Russian Report: Domestic Space Industry Comparatively Inefficient

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  Space News Business

Russian Report: Domestic Space Industry Comparatively Inefficient

By SIMON SARADZHYAN
Space News Correspondent
posted: 21 April 2008
01:22 pm ET







MOSCOW
– A recently released Russian government report concludes that the country’s space-industry workers are far less productive than their
U.S.
and European counterparts, a finding officials here attributed in large part to excess plant capacity and equipment obsolescence.

 

Russia
‘s satellite- and rocket-building industry employs some 250,000 workers who on average churn out about $14,800 worth of goods and services per year apiece, according to Elvira Nabiullina, the nation’s minister of economic development trade.
U.S.
space workers, by contrast, produce an annual average of $493,500 worth of goods per year, while the European Union productivity figure per space worker is $126,800, Nabiullina said March 25 during a meeting of top officials from her ministry, MERT, in
Moscow
.

Space is not the only Russian industry where productivity lags behind the West, according to briefing charts that accompanied Nabiullina’s presentation and were posted on MERT’s Web site. For example, railway equipment workers in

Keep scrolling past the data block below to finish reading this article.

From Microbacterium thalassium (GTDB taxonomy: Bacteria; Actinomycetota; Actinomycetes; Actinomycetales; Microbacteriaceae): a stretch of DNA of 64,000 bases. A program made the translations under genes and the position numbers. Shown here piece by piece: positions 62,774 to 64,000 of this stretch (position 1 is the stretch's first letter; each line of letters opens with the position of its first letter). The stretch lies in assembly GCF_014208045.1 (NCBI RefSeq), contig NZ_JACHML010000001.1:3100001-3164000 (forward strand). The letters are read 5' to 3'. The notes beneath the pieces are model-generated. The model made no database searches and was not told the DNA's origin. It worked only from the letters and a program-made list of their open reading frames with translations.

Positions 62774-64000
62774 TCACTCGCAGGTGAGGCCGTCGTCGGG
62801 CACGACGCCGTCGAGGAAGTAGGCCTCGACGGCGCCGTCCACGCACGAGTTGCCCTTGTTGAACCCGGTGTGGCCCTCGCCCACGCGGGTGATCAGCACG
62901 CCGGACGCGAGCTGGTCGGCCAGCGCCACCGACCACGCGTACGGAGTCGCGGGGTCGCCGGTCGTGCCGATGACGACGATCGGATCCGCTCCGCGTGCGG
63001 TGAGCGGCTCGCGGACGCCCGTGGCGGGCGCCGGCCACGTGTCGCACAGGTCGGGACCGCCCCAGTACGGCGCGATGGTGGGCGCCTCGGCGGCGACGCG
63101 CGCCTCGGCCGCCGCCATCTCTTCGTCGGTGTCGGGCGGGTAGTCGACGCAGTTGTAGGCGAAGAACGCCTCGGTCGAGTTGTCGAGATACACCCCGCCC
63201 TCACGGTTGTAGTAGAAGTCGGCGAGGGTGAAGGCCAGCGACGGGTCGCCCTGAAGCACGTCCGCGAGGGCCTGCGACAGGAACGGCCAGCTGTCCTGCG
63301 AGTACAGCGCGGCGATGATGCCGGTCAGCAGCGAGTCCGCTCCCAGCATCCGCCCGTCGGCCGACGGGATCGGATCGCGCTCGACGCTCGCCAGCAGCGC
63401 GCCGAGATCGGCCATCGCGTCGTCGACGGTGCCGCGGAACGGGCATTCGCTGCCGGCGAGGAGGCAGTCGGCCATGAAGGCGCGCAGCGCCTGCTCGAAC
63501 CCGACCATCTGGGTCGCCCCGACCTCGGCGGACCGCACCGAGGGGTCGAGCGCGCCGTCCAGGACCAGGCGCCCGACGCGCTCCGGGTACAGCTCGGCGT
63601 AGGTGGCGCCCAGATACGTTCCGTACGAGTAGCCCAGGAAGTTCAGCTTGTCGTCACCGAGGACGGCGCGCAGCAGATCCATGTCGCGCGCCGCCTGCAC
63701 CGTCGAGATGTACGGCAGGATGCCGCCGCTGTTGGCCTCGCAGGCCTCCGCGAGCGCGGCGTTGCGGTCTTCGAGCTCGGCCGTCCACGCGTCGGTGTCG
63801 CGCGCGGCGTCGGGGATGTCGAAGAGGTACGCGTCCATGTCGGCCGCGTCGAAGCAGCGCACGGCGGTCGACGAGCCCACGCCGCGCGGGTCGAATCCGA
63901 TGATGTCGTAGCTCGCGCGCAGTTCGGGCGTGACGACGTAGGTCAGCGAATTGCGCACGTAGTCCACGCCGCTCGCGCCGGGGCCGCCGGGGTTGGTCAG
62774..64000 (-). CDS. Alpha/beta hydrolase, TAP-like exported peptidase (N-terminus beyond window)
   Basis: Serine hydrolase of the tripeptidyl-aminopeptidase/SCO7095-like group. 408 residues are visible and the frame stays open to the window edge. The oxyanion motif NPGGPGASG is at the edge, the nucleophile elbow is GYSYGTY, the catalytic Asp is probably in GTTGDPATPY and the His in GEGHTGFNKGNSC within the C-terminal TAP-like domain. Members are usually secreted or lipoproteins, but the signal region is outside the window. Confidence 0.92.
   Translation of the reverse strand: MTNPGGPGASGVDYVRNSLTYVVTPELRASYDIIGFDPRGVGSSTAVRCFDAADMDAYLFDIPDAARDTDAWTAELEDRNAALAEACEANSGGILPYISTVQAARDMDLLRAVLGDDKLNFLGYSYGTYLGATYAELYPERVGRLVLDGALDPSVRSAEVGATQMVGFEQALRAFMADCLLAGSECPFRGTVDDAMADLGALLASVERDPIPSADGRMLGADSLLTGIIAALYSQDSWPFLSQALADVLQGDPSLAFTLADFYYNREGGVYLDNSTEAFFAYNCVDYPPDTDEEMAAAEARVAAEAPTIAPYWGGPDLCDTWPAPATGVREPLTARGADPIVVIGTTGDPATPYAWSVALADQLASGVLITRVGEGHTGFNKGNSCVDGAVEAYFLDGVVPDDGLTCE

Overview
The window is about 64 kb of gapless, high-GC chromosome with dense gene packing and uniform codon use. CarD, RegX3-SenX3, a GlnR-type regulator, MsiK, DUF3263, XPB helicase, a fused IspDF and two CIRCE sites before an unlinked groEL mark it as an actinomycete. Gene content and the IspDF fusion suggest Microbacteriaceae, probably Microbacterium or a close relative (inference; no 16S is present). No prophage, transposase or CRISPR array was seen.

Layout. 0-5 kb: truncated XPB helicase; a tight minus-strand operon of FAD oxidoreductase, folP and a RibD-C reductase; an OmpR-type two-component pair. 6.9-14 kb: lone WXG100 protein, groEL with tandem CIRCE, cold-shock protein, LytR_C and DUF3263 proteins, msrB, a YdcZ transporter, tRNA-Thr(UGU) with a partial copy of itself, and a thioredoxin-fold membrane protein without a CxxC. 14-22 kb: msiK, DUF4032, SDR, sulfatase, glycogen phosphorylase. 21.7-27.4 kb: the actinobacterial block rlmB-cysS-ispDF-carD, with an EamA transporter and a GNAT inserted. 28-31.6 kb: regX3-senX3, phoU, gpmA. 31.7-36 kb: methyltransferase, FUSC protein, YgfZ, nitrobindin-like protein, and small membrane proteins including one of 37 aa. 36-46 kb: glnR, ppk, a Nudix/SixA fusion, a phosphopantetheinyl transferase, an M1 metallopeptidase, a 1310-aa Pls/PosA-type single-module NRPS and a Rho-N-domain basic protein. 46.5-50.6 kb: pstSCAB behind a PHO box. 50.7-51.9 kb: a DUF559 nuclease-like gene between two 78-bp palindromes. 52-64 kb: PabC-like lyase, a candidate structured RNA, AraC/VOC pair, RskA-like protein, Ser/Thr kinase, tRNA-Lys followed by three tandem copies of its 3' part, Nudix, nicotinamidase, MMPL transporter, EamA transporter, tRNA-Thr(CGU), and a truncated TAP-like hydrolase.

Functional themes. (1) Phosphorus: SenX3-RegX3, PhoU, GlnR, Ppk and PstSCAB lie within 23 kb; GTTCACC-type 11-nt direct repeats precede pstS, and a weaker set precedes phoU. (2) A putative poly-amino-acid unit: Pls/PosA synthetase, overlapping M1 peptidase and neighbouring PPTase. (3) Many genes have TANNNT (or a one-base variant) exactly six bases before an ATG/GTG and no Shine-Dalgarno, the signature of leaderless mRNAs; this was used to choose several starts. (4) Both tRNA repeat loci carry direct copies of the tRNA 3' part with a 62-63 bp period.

Russia
are four times less productive than those in
France
or
Canada
, while Russian ship-building companies spend three times as much per ton of output as those in
South Korea
, according to Nabiullina.

Another document, drafted by MERT in March and titled “Concept of the Long-Term Socio-Economic Development of the
Russian Federation
,” includes a plan to boost Russian productivity. The report also is available on MERT’s Web site.

The report follows recent criticism by senior government officials of the quality of Russian space hardware. In January, for example, Col. Gen. Vladimir Popovkin, commander of the Russian Space Forces, told reporters here he was not satisfied with the quality of the hardware his organization procures. He was not specific, but attributed the problem to inefficiencies that result from excess production capacity. He noted that the industry today receives only a fraction of the orders that it did before the collapse of the
Soviet Union
, and said consolidation and a focus on high-priority projects should help improve the situation.

Reached by phone April 14, Andrei Vorobyov, a spokesman for
Russia
‘s space agency, Roskosmos, said he had showed MERT’s estimates to top managers of
Russia
‘s space industry flagships, including Nikolai Testoedov, head of the Reshetnev Scientific Production Association of Applied Mechanics (NPO-MM), based in Zheleznogorsk, KrasnoyarskyKrai. “Testoedov says we are producing the same number of satellites as Americans, but have twice as many workers doing that. So one can estimate that our productivity is twice lower than that of the Americans, but not by 33 times,” Vorobyov said.

 

Roskosmos oversees Russian space companies.

 

A Russian industry official, speaking on condition of anonymity, attributed the productivity disparity in part to the fact that
Russia
produces relatively few highly sophisticated, expensive satellites compared to the West.

“We lead when it comes to launch vehicles and launches,” this official said. “But we make less of what [the